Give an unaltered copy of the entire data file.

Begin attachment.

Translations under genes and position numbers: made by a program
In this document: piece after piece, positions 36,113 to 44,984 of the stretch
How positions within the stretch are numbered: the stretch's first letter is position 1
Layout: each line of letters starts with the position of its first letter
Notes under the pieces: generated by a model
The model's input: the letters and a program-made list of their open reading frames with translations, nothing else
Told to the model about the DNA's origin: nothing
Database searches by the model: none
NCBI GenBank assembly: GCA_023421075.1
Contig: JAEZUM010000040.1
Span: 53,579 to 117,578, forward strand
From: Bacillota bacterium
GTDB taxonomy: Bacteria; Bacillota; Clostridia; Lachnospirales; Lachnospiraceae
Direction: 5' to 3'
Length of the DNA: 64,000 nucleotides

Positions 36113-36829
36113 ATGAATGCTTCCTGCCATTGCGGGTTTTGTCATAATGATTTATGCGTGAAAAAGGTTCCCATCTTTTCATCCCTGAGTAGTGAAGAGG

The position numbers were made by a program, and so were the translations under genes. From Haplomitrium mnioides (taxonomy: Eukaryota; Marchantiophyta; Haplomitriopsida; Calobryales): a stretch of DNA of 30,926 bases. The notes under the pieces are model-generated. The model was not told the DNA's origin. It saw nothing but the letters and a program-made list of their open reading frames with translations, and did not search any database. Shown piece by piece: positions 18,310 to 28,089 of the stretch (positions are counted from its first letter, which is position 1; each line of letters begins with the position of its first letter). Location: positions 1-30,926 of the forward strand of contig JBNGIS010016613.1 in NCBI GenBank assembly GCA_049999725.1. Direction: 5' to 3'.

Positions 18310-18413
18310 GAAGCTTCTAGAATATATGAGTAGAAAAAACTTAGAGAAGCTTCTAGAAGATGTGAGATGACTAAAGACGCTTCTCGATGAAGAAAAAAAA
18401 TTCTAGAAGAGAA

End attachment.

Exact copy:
Translations under genes and position numbers: made by a program
In this document: piece after piece, positions 36,113 to 44,984 of the stretch
How positions within the stretch are numbered: the stretch's first letter is position 1
Layout: each line of letters starts with the position of its first letter
Notes under the pieces: generated by a model
The model's input: the letters and a program-made list of their open reading frames with translations, nothing else
Told to the model about the DNA's origin: nothing
Database searches by the model: none
NCBI GenBank assembly: GCA_023421075.1
Contig: JAEZUM010000040.1
Span: 53,579 to 117,578, forward strand
From: Bacillota bacterium
GTDB taxonomy: Bacteria; Bacillota; Clostridia; Lachnospirales; Lachnospiraceae
Direction: 5' to 3'
Length of the DNA: 64,000 nucleotides

Positions 36113-36829
36113 ATGAATGCTTCCTGCCATTGCGGGTTTTGTCATAATGATTTATGCGTGAAAAAGGTTCCCATCTTTTCATCCCTGAGTAGTGAAGAGG

The position numbers were made by a program, and so were the translations under genes. From Haplomitrium mnioides (taxonomy: Eukaryota; Marchantiophyta; Haplomitriopsida; Calobryales): a stretch of DNA of 30,926 bases. The notes under the pieces are model-generated. The model was not told the DNA's origin. It saw nothing but the letters and a program-made list of their open reading frames with translations, and did not search any database. Shown piece by piece: positions 18,310 to 28,089 of the stretch (positions are counted from its first letter, which is position 1; each line of letters begins with the position of its first letter). Location: positions 1-30,926 of the forward strand of contig JBNGIS010016613.1 in NCBI GenBank assembly GCA_049999725.1. Direction: 5' to 3'.

Positions 18310-18413
18310 GAAGCTTCTAGAATATATGAGTAGAAAAAACTTAGAGAAGCTTCTAGAAGATGTGAGATGACTAAAGACGCTTCTCGATGAAGAAAAAAAA
18401 TTCTAGAAGAGAA